Girls and science just don’t mix. At least that’s the message coming from yet another report on the underrepresentation of women in science and math, this one from the American Association of University Women.
The new study found that even though women have made some strides in these fields, stereotypes and cultural biases still stymie their success. What’s needed? In the end, the study stressed the need for female role models.
One of those role models could very well be Mary Anning, just named by Britain’s Royal Society as one of the most influential British women scientists in history. Only now are many people becoming acquainted with the remarkable achievements of this self-educated geologist whose discoveries in early 19th century England paved the way for the work of Charles Darwin.
Although Anning is thought to be the “she” in the familiar tongue-twister, “She sells sea shells by the sea shore,” she has never been famous or even widely known. But recently my biography of her incredible life, “The Fossil Hunter,” was published by Palgrave Macmillan. In addition, a novel based on her life, “Remarkable Creatures,” has just come out from Tracy Chevalier, the author behind the bestselling novel “Girl With a Pearl Earring.”
So why is Anning finally becoming recognized as being the ultimate fossil hunter? Partly because girls do indeed need women scientists to inspire them. Boys have everyone from Galileo Galilei to Albert Einstein to Stephen Hawking to arouse their ambitions. But what women scientists do girls have to look up to? Sure, Marie Curie’s a household name, but there are not many others.
Mary Anning, who grew up on England’s southern coast, is a perfect example of a girl who overcame a myriad of dire personal circumstances that would have been enough to derail the dreams of most anyone else in her situation. Except for attending a church school very briefly, she had no formal education. She came from a family of Dissenters, meaning they didn’t belong to the majority Anglican church, which would have drawn widespread discrimination against them. As a young woman, she was dirt-poor and never had any prospect of attending university.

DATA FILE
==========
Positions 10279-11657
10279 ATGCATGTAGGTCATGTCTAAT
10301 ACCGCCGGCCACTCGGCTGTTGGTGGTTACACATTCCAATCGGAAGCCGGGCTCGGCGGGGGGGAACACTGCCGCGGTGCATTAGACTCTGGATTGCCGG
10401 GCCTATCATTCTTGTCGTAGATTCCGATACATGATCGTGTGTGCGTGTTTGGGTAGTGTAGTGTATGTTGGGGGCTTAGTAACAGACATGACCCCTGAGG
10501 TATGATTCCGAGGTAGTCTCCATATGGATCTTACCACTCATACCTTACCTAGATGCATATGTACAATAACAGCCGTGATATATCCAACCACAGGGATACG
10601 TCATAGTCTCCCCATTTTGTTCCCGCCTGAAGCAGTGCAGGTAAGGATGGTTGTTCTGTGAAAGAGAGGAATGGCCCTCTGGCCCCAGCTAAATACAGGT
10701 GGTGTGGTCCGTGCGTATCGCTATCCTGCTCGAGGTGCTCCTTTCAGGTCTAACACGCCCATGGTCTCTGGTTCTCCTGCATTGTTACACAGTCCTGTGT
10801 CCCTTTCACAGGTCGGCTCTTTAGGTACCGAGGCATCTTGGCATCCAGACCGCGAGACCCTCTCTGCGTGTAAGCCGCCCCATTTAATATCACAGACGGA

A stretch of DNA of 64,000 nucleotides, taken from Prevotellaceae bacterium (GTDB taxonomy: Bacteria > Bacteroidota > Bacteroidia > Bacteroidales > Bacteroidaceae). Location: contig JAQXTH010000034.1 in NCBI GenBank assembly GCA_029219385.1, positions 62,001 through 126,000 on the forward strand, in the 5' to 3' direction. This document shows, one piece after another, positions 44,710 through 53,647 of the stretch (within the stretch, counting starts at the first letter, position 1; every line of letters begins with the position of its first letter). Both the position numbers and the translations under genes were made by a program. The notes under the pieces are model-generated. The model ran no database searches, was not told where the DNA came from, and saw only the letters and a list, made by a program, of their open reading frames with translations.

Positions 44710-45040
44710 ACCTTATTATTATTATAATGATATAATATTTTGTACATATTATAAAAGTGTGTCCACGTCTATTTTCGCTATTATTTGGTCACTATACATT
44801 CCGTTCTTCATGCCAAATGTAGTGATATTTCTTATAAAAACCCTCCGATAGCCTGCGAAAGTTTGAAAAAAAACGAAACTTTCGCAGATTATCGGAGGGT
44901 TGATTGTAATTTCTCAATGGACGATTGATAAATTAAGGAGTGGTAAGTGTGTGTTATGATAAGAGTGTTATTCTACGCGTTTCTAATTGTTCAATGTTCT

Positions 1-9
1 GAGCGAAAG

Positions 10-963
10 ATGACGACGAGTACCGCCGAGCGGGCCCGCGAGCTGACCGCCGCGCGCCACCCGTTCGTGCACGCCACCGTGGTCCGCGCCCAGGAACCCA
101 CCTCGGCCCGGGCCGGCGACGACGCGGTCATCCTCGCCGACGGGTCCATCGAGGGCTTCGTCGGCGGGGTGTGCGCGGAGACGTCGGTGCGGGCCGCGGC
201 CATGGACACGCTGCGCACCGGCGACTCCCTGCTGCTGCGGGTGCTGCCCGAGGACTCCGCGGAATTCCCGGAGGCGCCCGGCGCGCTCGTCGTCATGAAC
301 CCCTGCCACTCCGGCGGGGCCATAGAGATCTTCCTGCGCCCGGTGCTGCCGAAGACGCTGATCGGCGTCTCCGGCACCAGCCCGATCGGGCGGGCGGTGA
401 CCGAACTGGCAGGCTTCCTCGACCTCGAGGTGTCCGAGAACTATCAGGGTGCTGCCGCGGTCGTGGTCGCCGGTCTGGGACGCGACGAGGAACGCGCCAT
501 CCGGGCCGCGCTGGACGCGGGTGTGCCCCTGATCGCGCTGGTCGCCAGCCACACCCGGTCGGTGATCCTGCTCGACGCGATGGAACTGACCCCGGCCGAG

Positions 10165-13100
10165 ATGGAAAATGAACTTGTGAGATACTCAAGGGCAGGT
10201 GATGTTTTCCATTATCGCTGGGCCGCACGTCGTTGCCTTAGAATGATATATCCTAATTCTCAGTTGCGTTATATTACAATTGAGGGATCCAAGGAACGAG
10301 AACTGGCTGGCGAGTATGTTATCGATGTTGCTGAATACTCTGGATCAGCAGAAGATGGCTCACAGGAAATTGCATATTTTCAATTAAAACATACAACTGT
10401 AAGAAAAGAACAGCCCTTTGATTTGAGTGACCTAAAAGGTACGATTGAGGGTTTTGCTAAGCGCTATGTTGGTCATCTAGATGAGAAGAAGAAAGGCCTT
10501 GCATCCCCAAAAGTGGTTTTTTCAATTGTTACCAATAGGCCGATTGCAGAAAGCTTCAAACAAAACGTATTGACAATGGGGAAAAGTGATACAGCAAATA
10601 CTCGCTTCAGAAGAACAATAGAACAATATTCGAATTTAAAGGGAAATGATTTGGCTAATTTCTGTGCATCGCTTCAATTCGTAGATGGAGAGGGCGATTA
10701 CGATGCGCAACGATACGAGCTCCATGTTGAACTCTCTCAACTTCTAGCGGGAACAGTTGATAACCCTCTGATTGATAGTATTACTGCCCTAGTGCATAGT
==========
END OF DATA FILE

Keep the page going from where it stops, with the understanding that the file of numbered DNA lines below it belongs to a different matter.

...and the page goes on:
Yet Anning was a rebel who carved out her own niche in a male-dominated world. By the time she was a teenager (she was born in 1799), she had become known around the world as the fossil finder digging up bones of creatures not previously known to exist – including many of the world’s ichthyosaurs, pterosaurs, and plesiosaurs. Even dinosaurs were still unheard of in the early 1800s.
One can only imagine how frightening it must have been to find the fragments of these exotic and ghastly and gigantic creatures and wonder if perhaps the live versions weren’t about to fly out of the sky or come up out of the sea to terrorize you. There is no doubt that the creatures she was finding — with their bat-like wings, snake-like necks, and big, bulging eyes — were vividly bringing to life an era that was more harrowing and bizarre than anyone could have imagined. It’s not surprising the likes of Darwin built theories based in part on her findings.
Anning was a lone woman and an outsider who toiled alongside a close-knit clique of British male fossil seekers whose findings sparked a global debate about the age of the Earth, evolution, and the notion of extinction. Initially, she dug up fossils to sell to tourists, generally wealthy travelers from London, in order to put food on the table after her father died when she was only a child. Her style of dress, including stovepipe hat and bulky, mannish clothes, reflected her profound individuality. And she never married. Even two centuries later, her work continues to have an impact on religion and science with its ability to neatly puncture the biblical account of scientific history.
Yet she earned little credit for her work in her lifetime or even in the years after her death from breast cancer in 1847 because only patrons or donors to museums were recognized for the finding of fossils — and these were always men. After Anning’s death, 19th-century scientists simply wrote her out of their books, refusing to pay homage to a lower-class woman in a male-heavy arena.
But just this week the Royal Society named Anning as one of the 10 women in British history who have had the most influence on science. She’s named alongside others such as Caroline Herschel, Mary Somerville, and Elsie Widdowson – perhaps other names few people have heard of.
It’s time for us to highlight women scientists who could be emulated by young girls and who could send the message that girls and boys are equals in science. Finally, it seems, the time has come for Anning’s work to be studied and celebrated. And wouldn’t she be pleased?
Shelley Emling is a former London-based foreign correspondent with Cox Newspapers and author of the biography of Mary Anning, "The Fossil Hunter: Dinosaurs, Evolution and the Woman Whose Discoveries Changed the World," which has recently been published by Palgrave Macmillan. She now lives in the New York City area.
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